The human skeleton is a living and dynamic tissue that constantly is being renewed in a process called bone remodeling. Old bone is resorbed by osteoclasts and new bone is formed by osteoblasts. Bone is a composite material made up by mineral crystals in the form of hydroxyapatite (calcium and phosphate) that provides the hardness of bone, and collagen fibrils that provides elasticity and flexibility. Alkaline phosphatase (ALP) is a family of enzymes that is present in most species and catalyzes the hydrolysis of various phosphomonoesters at alkaline pH. Despite the generalized use of ALP as a biochemical marker of bone formation, the precise function of bone ALP (BALP) is only now becoming clear. Three circulating human BALP isoforms (B1, B2, and B/I) can be distinguished in healthy individuals and a fourth isoform (B1x) has been discovered in patients with chronic kidney disease and in bone tissue.

Paper I. Three endogenous phosphocompounds, (i.e., inorganic pyrophosphate (PPi), pyridoxal 5′-phosphate (PLP) and phosphoethanolamine (PEA)), have been suggested to serve as  physiological substrates for BALP. The BALP isoforms display different catalytic properties towards PPi and PLP, which is attributed to their distinct N-linked glycosylation patterns. The catalytic activity, using PEA as substrate, was barely detectable for all BALP isoforms indicating that PEA is not a physiological substrate for BALP.

Paper II. Mouse serum ALP is frequently measured and interpreted in mammalian bone research. However, little is known about the circulating ALPs in mice and their relation to human ALP. We characterized the circulating and tissue-derived mouse ALP isozymes and isoforms from mixed strains of wild-type and knockout mice. All four BALP isoforms (B/I, B1x, B1, and B2) were identified in mouse serum and bone tissues, in good correspondence with those found in human bones. All mouse tissues, except liver, contained significant ALP activities. This is a notable difference as human liver contains vast amounts of ALP.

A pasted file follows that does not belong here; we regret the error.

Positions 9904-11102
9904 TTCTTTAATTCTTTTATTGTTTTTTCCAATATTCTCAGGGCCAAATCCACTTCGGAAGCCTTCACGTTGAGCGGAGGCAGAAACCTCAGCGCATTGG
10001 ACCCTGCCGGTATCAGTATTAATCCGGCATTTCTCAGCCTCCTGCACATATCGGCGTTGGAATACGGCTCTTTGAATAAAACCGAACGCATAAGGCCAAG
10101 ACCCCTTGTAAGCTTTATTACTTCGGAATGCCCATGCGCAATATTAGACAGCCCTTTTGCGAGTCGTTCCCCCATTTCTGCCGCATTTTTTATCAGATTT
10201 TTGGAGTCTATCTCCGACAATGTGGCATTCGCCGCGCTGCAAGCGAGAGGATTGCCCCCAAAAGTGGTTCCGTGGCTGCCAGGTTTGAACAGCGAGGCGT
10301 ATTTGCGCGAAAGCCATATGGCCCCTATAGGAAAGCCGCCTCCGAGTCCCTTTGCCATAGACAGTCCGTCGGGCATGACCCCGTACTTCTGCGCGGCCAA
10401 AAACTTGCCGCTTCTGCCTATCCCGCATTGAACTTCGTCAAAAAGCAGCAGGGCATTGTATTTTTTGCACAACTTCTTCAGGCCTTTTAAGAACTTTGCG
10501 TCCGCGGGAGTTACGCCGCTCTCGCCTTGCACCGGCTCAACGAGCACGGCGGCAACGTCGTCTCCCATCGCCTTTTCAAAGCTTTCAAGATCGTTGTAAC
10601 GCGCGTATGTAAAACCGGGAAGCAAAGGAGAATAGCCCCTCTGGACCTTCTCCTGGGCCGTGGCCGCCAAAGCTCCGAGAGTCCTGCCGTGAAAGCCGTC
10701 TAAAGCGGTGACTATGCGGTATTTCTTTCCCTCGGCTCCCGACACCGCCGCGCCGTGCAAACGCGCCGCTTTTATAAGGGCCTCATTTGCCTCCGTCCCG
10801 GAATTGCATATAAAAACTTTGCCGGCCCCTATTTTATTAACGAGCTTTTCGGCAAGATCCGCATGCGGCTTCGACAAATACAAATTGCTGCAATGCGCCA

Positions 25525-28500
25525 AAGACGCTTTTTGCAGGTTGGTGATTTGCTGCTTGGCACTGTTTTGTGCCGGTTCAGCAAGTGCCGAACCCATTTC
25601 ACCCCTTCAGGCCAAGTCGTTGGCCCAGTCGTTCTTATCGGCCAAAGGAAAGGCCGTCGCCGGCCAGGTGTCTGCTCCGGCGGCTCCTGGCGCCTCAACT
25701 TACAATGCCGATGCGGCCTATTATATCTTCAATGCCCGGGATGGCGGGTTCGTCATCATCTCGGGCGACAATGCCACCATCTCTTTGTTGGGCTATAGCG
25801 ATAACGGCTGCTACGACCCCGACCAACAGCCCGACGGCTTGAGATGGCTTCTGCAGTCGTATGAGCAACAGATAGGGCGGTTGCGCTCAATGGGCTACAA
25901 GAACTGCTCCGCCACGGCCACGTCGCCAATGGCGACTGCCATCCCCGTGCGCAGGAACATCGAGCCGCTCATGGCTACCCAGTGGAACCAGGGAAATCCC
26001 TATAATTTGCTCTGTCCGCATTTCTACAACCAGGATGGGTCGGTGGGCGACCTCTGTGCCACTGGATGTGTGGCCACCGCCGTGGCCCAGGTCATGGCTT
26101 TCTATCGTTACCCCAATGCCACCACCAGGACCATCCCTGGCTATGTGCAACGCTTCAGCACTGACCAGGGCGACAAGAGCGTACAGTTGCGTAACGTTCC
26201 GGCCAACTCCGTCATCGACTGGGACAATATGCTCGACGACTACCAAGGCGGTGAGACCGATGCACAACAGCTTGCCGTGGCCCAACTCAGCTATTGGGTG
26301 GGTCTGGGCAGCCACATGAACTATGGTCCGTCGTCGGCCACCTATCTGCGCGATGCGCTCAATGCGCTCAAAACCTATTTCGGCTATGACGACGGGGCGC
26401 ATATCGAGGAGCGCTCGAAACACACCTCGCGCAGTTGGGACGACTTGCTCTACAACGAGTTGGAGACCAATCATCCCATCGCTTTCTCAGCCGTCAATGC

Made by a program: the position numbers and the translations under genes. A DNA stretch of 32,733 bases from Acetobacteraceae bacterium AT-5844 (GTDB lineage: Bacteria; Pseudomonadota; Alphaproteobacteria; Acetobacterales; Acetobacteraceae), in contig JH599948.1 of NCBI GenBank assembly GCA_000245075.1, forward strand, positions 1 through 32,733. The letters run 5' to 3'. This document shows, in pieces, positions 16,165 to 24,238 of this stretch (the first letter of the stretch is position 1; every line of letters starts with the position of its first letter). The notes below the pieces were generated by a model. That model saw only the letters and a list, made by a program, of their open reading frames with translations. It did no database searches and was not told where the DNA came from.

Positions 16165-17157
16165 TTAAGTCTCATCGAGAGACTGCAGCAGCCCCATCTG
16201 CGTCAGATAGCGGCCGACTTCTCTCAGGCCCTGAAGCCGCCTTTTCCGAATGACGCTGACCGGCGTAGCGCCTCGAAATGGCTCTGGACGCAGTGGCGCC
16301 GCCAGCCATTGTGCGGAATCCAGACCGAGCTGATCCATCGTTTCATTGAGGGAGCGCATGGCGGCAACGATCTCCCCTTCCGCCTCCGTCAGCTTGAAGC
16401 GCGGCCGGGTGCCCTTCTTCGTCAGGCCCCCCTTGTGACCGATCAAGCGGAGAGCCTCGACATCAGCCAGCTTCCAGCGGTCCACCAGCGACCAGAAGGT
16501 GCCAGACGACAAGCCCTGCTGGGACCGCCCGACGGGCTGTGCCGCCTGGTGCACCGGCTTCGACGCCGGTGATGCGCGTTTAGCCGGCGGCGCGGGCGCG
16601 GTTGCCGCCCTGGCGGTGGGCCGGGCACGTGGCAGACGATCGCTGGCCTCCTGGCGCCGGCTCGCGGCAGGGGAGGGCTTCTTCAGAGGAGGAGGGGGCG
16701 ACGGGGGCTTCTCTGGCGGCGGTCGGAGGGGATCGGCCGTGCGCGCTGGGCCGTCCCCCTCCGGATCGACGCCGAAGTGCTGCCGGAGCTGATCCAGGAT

Paper III. The objective of this study was to investigate the binding properties of human collagen type I to human BALP, including the two BALP isoforms B1 and B2, together with ALP from human liver, human placenta and E. coli. A surface plasmon resonance-based analysis showed that BALP binds stronger to collagen type I in comparison with ALPs expressed in non-mineralizing tissues. The B2 isoform binds significantly stronger to collagen type I in comparison with the B1 isoform, indicating that glycosylation differences in human ALPs are of crucial importance for protein–protein interactions with collagen type I.

Paper IV. Tartrate-resistant acid phosphatase (TRAP) is highly expressed in osteoclasts and frequently used as a marker of bone resorption. Intriguingly, recent studies show that TRAP is also expressed in osteoblasts and osteocytes. TRAP displays enzymatic activity towards the endogenous substrates for BALP, i.e., PPi and PLP. Both TRAP and BALP can alleviate the inhibitory effect of osteopontin on mineralization by dephosphorylation, which suggests a novel role for TRAP in skeletal mineralization.

Place, publisher, year, edition, pages
Linköping: Linköping University Electronic Press, 2016. 66 p.
Series
Linköping University Medical Dissertations, ISSN 0345-0082 ; 1511
National Category
Clinical Medicine Medical Biotechnology (with a focus on Cell Biology (including Stem Cell Biology), Molecular Biology, Microbiology, Biochemistry or Biopharmacy) Biomaterials Science Cell and Molecular Biology
Identifiers
urn:nbn:se:liu:diva-127100 (URN)10.3384/diss.diva-127100 (DOI)978-91-7685-824-0 (Print) (ISBN)
Public defence
2016-05-13, Berzeliussalen, Campus Valla, Linköping, 09:00 (Swedish)
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Available from: 2016-04-14 Created: 2016-04-14 Last updated: 2016-04-14Bibliographically approved